Scenario Number Two: An idea comes to me: it’s about an angel who visits an elderly man with the promise that she will take him back in time so that he can have a second chance at love. I madly began writing this story without doing much research or discovery to figure out what the story is really about. The result: the story is about a third to a half finished, and I’m not sure where it will go, or if what I’ve written so far is any good. I haven’t looked at the story in nearly a year.
Ms. Rich says it doesn’t matter if you’re a plotter or a pantser when it comes to discovery; it still has to happen. “Discovery is where you find the pieces [for your plot]; fitting them all together comes later. If you’re a plotter, it’ll come before you write. If you’re a pantser, it’ll come during. But, to have the pieces ready and gathered before you start writing—that’s the trick. That’s discovery.”
Ms. Rich gives us five ways to help us make discovery happen:
1. Read at least one book a week. I have to admit that since I really took my writing seriously a few years ago, my reading has gone way down. Part of the problem is lack of time. Any free time I have, I want to spend writing. I’m also concerned with letting the work of other writers seep into my own work. Ms. Rich says sometimes the pieces of the puzzle to your own work can be hidden or pointed to in the works of others. There is nothing wrong with being inspired by the works of others; it is a time-honoured tradition. Just don’t copy or loosely paraphrase, which is plagiarism.
2. Create a soundtrack. Many writers like to listen to music as they write, although I find I need silence. Ms. Rich recommends creating a soundtrack of ten to thirty songs that relate to particular characters, scenes, or themes of your book. Play them over and over again, while you’re exercising, driving, doing the dishes. That way your mind stays on your book. Keep a notebook handy to jot down ideas as they come to you.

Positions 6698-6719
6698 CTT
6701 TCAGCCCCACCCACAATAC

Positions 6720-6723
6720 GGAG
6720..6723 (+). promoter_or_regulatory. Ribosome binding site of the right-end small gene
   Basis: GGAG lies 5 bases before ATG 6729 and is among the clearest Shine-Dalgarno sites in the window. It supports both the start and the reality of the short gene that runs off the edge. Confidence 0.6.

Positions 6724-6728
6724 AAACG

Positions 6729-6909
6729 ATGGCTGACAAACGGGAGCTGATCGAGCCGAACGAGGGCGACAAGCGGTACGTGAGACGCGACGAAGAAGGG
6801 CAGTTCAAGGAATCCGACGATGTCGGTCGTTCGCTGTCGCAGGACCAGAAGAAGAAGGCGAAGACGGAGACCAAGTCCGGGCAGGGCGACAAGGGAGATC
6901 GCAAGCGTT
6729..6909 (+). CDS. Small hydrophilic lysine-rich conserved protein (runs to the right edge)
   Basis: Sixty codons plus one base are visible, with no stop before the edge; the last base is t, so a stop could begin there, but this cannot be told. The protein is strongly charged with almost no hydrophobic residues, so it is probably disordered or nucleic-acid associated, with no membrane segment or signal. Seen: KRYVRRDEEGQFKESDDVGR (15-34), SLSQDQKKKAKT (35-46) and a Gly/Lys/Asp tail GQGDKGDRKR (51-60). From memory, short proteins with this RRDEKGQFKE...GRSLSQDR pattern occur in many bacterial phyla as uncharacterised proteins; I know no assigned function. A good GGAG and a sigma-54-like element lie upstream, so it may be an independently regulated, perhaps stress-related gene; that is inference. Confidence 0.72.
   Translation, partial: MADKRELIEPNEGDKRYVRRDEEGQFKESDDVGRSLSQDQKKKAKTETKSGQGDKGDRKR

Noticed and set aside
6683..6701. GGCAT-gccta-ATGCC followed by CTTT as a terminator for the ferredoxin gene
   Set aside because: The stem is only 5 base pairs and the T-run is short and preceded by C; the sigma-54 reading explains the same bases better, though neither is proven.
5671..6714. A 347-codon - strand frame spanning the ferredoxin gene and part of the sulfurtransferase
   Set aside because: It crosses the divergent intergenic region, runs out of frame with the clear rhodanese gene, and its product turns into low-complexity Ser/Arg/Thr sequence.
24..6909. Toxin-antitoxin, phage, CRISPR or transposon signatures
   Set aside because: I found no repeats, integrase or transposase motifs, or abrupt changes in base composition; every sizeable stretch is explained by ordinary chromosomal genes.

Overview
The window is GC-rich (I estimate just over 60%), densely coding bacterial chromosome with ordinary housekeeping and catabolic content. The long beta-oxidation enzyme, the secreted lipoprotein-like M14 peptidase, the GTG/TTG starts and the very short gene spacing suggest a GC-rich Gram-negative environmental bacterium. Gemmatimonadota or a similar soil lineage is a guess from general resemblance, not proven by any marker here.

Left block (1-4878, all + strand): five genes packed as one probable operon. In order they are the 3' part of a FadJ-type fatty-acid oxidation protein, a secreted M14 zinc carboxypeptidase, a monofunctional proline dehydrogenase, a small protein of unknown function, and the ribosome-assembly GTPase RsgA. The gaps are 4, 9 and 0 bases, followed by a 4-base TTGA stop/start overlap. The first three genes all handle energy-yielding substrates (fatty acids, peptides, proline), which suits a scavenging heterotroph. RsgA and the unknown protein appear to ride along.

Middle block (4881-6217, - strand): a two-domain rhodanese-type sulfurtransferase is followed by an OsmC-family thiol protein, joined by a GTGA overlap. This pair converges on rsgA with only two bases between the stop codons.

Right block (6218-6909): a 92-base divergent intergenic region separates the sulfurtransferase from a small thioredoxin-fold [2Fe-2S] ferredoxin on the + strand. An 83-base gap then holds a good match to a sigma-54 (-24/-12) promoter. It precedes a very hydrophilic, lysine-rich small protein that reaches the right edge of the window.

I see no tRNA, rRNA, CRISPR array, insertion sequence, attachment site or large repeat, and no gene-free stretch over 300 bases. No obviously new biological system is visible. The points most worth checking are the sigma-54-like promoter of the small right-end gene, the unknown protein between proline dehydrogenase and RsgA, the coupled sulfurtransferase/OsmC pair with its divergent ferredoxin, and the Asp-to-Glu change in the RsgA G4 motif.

3. Do a collage. Ms. Rich insists the collage doesn’t have to be great art; it just has to make you think of your book. Find pictures of TV or movie stars who will stand in as your characters, or houses and locations that could be your setting. You don’t even have to use poster board and glue. For “Flawless” I went to the Internet and found a picture of French chateau and photographs of Resistance fighters and others wearing World War Two era clothing that made me think of my story. I kept them in a file on my computer, but you may want to print them out and keep them in front of you.
4. Engage in creative hobbies. I can’t knit, crochet or do cross-stitch, but I think I know what Ms. Rich is on to here. Some of my best ideas come to me in the shower or when driving. The part of our brains that creates is free to play while the other part is engaged with another task.
5. Watch movies and television that inspire you. Wow, you mean I can now call my TV habit research? All kidding aside, movies and TV can get you into the storytelling zone. Ms. Rich recommends watching comedy if you’re writing a romantic comedy, and a suspense if you’re writing romantic suspense.
One final word. Don’t take discovery lightly. Take the time to learn about your story. If you don’t know your story well enough you can wander down paths that take you no where. Avoid the frustration. Take the time to play.
What sort of “discovery” do you do for your books?